Samuel Arnold (composer)

Samuel Arnold (10 August 1740 – 22 October 1802) was an English composer and organist.

Samuel Arnold

Arnold was born in London (his mother is said to have been Princess Amelia; his father was Thomas Arnold).[1][2] He began writing music for the theatre in about the year 1764. A few years later, he became the director of music at Marylebone Gardens, for which he wrote much of his popular music. In 1777, he worked for George Colman the Elder at the Little Theatre, Haymarket. In 1783, he became organist at the Chapel Royal and in 1793 he became the organist at Westminster Abbey, where he was eventually buried. He also wrote the earliest version of Humpty Dumpty. He was a close friend and associate of Haydn.


Arnold's best-known works include:

"O Give Thanks" in the hand of Thomas Barrow

He is also known for producing the first collected edition of the works of George Frideric Handel between 1787 and 1797, published in 180 parts. This was the most comprehensive collection of Handel's music prior to the appearance of the Händel-Gesellschaft edition in the next century.[4]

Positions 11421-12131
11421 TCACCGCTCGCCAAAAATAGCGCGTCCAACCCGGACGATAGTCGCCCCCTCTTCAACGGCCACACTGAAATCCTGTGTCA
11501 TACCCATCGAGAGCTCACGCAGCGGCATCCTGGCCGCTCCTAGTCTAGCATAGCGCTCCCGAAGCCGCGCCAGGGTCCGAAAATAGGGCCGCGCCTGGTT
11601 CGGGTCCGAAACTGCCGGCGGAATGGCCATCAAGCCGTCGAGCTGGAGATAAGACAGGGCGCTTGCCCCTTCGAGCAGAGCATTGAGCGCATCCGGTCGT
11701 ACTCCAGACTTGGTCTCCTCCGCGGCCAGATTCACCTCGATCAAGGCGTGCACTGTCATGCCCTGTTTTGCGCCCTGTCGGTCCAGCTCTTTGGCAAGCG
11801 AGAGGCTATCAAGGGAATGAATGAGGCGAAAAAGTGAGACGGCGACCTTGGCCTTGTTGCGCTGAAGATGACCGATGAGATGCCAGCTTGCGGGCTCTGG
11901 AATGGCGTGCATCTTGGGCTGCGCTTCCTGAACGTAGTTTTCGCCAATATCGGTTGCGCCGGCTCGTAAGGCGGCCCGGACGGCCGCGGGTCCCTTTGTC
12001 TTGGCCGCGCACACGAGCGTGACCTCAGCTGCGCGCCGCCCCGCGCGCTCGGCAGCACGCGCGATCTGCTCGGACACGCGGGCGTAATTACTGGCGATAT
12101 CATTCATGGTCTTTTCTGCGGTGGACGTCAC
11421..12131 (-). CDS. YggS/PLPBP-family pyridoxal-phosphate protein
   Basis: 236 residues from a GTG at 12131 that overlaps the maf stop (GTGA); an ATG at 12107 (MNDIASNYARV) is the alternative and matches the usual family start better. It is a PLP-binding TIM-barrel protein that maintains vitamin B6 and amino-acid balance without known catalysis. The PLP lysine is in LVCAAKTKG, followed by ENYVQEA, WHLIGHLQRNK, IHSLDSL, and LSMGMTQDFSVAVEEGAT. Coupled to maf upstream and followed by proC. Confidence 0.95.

• Panton, Kenneth J. (2011). Historical Dictionary of the British Monarchy. Scarebrow Press, Inc. ISBN 978-0-8108-5779-7.


  1. ^ Panton 2011, p. 45.
  2. ^ Robert Hoskins: "Samuel Arnold", Grove Music Online ed. L. Macy (Retrieved 19 February 2009), (subscription access)
  3. ^ The European Magazine (1784) p.8
  4. ^ Winton Dean, The New Grove Handel. NY: Norton, 1982, p. 116. ISBN 0-393-30086-2; "Composers: Samuel Arnold (1740 – 1802)" article at Archived 14 March 2007 at the Wayback Machine

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Cultural offices
Preceded by First Organist of the Chapel Royal
Succeeded by
Cultural offices
Preceded by Organist and Master of the Choristers of Westminster Abbey
Succeeded by